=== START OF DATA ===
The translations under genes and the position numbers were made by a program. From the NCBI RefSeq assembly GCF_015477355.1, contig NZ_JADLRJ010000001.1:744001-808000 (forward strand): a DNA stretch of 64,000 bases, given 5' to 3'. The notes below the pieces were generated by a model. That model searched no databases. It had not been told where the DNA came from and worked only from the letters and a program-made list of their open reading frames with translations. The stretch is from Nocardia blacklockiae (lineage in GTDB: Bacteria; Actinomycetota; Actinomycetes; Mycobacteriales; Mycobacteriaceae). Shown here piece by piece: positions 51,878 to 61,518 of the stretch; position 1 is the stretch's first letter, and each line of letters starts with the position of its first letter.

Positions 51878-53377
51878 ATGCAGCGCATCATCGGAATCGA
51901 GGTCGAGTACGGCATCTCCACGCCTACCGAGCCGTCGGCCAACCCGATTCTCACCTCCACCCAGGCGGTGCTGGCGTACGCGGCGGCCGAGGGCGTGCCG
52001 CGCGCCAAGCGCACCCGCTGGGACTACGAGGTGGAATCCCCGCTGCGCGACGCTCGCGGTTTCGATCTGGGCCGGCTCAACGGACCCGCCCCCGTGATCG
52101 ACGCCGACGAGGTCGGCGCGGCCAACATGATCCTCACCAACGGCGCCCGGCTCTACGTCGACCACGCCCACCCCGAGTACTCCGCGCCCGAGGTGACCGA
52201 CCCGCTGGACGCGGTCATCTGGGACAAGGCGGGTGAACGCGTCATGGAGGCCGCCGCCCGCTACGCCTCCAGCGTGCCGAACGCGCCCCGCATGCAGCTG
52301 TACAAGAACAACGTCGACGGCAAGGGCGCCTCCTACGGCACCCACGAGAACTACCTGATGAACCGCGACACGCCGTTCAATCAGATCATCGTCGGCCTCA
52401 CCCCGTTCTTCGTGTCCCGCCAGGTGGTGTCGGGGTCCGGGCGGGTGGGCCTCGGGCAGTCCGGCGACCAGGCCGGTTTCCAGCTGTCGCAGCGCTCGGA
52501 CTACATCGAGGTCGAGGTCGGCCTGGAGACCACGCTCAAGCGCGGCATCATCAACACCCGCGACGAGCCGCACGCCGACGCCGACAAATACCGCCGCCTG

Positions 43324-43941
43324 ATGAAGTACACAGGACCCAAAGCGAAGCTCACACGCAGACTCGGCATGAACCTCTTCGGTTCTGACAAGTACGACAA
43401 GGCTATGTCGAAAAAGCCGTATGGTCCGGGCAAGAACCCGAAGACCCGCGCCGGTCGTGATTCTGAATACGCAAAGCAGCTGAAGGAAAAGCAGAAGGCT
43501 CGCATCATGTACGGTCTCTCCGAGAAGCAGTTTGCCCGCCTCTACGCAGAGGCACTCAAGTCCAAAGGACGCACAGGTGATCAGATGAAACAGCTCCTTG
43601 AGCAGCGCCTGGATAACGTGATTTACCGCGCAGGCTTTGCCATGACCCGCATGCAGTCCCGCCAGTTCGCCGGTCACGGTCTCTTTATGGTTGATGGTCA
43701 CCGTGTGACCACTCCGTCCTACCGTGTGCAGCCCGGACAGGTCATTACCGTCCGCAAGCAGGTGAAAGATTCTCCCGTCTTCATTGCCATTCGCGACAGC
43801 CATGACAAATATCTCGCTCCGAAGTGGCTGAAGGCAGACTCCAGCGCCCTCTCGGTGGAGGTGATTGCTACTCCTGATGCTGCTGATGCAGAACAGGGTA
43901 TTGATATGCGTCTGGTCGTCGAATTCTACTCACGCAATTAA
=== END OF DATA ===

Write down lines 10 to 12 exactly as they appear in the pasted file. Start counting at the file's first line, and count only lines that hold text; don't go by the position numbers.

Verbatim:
52501 CTACATCGAGGTCGAGGTCGGCCTGGAGACCACGCTCAAGCGCGGCATCATCAACACCCGCGACGAGCCGCACGCCGACGCCGACAAATACCGCCGCCTG

Positions 43324-43941
43324 ATGAAGTACACAGGACCCAAAGCGAAGCTCACACGCAGACTCGGCATGAACCTCTTCGGTTCTGACAAGTACGACAA